iLBC_encode.o(.text+0xf4):iLBC_encode.c: undefined reference to `lsfmeanTbl'
iLBC_encode.o(.text+0x112):iLBC_encode.c: undefined reference to `lsfmeanTbl'
iLBC_encode.o(.text+0x1a4):iLBC_encode.c: undefined reference to `hpInput'
iLBC_encode.o(.text+0x1d7):iLBC_encode.c: undefined reference to `LPCencode'
iLBC_encode.o(.text+0x260):iLBC_encode.c: undefined reference to `anaFilter'
iLBC_encode.o(.text+0x282):iLBC_encode.c: undefined reference to `FrameClassify'

iLBC_encode.o(.text+0x471):iLBC_encode.c: undefined reference to `StateSearchW'
iLBC_encode.o(.text+0x4cd):iLBC_encode.c: undefined reference to `StateConstruct
iLBC_encode.o(.text+0x5ad):iLBC_encode.c: undefined reference to `stMemLTbl'
iLBC_encode.o(.text+0x5bc):iLBC_encode.c: undefined reference to `stMemLTbl'
iLBC_encode.o(.text+0x607):iLBC_encode.c: undefined reference to `iCBSearch'
iLBC_encode.o(.text+0x61e):iLBC_encode.c: undefined reference to `stMemLTbl'
iLBC_encode.o(.text+0x62d):iLBC_encode.c: undefined reference to `stMemLTbl'
iLBC_encode.o(.text+0x671):iLBC_encode.c: undefined reference to `iCBConstruct'
iLBC_encode.o(.text+0x7b6):iLBC_encode.c: undefined reference to `stMemLTbl'
iLBC_encode.o(.text+0x7c5):iLBC_encode.c: undefined reference to `stMemLTbl'
iLBC_encode.o(.text+0x7fe):iLBC_encode.c: undefined reference to `iCBSearch'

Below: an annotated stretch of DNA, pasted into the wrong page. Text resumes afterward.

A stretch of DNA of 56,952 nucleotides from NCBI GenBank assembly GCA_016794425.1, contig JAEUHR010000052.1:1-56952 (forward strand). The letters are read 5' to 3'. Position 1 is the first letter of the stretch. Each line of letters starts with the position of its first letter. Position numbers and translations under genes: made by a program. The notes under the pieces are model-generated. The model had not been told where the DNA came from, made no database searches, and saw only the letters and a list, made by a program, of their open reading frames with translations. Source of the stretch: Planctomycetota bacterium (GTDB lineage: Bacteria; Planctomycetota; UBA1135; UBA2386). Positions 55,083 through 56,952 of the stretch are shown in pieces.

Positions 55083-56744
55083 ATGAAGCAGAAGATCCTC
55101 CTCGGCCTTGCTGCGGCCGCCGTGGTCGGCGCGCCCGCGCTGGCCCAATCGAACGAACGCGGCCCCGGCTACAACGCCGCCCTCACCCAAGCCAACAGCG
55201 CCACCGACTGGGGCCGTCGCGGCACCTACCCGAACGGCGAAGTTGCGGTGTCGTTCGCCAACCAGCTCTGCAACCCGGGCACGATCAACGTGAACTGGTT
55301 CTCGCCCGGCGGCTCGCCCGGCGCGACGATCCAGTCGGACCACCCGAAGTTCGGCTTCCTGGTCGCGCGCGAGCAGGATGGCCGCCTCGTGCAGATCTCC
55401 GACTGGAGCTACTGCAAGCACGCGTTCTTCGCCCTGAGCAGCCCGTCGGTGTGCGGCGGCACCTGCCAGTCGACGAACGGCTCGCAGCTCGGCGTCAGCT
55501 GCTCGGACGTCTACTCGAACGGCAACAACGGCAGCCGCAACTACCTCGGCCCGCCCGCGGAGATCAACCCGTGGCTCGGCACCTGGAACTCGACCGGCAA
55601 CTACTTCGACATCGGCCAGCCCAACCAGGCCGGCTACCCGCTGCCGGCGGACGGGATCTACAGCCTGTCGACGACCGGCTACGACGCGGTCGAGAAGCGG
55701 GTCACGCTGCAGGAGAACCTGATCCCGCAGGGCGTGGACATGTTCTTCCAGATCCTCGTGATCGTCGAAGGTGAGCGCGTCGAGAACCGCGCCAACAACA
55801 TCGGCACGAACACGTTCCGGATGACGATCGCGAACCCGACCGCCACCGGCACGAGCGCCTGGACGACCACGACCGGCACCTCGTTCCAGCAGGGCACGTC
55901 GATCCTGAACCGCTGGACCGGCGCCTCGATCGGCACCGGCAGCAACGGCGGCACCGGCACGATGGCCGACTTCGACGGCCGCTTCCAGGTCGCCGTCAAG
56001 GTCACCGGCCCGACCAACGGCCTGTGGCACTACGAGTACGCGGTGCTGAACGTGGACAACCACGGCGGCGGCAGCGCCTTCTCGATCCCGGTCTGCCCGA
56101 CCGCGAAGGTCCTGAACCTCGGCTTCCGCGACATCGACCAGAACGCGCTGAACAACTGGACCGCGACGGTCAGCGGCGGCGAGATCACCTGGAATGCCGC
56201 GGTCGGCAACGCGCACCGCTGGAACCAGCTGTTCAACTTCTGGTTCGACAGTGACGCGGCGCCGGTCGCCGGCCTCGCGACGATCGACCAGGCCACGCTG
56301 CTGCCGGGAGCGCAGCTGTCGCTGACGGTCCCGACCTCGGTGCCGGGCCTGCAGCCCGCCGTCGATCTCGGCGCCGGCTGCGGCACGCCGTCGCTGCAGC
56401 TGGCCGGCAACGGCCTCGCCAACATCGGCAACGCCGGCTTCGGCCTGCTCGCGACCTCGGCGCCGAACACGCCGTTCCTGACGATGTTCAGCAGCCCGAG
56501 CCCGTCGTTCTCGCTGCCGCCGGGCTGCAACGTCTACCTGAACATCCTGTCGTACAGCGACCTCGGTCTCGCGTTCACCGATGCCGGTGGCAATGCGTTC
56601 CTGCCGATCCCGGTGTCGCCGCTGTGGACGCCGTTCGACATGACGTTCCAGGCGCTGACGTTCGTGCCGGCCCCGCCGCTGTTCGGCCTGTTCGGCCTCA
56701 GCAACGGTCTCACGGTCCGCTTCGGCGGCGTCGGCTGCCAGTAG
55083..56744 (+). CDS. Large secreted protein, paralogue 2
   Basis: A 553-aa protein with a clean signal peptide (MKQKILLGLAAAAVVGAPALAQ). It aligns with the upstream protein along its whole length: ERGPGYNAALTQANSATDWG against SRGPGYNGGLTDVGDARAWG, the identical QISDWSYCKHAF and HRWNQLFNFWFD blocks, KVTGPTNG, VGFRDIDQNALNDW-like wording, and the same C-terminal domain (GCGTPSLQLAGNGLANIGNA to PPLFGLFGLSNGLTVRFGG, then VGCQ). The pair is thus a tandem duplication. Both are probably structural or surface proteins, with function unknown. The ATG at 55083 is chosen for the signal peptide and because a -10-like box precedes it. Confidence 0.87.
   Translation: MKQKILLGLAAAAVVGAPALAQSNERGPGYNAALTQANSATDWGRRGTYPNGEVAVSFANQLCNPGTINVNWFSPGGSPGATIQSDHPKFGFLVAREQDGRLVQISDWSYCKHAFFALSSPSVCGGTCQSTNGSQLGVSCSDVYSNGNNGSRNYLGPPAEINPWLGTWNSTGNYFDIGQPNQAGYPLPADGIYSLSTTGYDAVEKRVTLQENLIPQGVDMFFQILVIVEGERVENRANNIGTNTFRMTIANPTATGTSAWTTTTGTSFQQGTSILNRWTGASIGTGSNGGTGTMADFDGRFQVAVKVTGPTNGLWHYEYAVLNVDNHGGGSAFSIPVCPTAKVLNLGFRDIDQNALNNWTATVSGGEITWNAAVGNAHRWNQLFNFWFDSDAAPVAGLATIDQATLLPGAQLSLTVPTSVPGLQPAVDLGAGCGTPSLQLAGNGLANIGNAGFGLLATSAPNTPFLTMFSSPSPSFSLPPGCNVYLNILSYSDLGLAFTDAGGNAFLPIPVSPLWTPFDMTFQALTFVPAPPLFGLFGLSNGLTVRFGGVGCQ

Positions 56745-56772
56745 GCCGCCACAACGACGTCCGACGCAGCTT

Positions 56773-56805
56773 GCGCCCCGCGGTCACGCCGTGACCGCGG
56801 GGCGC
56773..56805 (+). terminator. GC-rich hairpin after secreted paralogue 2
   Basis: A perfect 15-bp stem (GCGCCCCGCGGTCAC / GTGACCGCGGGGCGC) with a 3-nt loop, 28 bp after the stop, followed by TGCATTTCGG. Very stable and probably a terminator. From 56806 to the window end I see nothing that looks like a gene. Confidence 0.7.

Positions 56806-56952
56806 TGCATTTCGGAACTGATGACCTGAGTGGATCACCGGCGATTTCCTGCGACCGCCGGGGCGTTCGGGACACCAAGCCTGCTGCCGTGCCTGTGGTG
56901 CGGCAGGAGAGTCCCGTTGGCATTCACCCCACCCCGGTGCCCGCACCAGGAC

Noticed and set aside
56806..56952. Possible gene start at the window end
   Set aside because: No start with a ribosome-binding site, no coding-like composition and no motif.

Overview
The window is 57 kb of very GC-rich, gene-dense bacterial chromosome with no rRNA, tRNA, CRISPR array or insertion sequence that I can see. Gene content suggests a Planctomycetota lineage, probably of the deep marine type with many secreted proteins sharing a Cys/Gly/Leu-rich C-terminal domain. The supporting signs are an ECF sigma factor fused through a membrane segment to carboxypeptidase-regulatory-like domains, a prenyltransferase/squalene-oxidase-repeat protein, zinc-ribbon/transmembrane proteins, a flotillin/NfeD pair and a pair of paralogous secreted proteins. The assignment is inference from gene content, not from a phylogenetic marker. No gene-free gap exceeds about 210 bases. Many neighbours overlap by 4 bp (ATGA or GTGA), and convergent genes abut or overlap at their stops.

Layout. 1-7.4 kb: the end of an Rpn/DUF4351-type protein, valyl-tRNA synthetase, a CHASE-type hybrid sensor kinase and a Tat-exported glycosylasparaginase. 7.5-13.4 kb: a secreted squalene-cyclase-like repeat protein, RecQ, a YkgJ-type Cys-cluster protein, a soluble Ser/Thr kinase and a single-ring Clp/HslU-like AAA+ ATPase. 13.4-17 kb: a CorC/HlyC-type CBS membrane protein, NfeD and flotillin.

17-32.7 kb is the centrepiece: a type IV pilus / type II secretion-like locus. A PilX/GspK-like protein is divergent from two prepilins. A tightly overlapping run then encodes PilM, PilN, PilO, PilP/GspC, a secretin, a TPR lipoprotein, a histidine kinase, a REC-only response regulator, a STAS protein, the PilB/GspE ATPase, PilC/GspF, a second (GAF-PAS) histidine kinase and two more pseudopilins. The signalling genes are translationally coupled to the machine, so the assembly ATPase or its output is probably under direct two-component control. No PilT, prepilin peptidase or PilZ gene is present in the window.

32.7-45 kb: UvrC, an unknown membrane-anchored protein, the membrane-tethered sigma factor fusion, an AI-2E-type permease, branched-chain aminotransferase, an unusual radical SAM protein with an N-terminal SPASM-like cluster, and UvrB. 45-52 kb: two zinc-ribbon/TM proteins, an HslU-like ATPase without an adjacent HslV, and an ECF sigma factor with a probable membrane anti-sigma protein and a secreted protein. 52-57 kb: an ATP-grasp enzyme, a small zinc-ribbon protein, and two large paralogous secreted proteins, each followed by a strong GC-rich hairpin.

iLBC_encode.o(.text+0x815):iLBC_encode.c: undefined reference to `stMemLTbl'
iLBC_encode.o(.text+0x824):iLBC_encode.c: undefined reference to `stMemLTbl'
iLBC_encode.o(.text+0x856):iLBC_encode.c: undefined reference to `iCBConstruct'
iLBC_encode.o(.text+0x9bb):iLBC_encode.c: undefined reference to `memLfTbl'
iLBC_encode.o(.text+0x9d2):iLBC_encode.c: undefined reference to `memLfTbl'
iLBC_encode.o(.text+0xa4f):iLBC_encode.c: undefined reference to `iCBSearch'
iLBC_encode.o(.text+0xa6c):iLBC_encode.c: undefined reference to `memLfTbl'
iLBC_encode.o(.text+0xa83):iLBC_encode.c: undefined reference to `memLfTbl'
iLBC_encode.o(.text+0xaf9):iLBC_encode.c: undefined reference to `iCBConstruct'
iLBC_encode.o(.text+0xdf1):iLBC_encode.c: undefined reference to `memLfTbl'
iLBC_encode.o(.text+0xe08):iLBC_encode.c: undefined reference to `memLfTbl'
iLBC_encode.o(.text+0xe78):iLBC_encode.c: undefined reference to `iCBSearch'
iLBC_encode.o(.text+0xe95):iLBC_encode.c: undefined reference to `memLfTbl'
iLBC_encode.o(.text+0xeac):iLBC_encode.c: undefined reference to `memLfTbl'
iLBC_encode.o(.text+0xf15):iLBC_encode.c: undefined reference to `iCBConstruct'
iLBC_encode.o(.text+0x100f):iLBC_encode.c: undefined reference to `index_conv_en
iLBC_encode.o(.text+0x1116):iLBC_encode.c: undefined reference to `packsplit'
iLBC_encode.o(.text+0x1158):iLBC_encode.c: undefined reference to `dopack'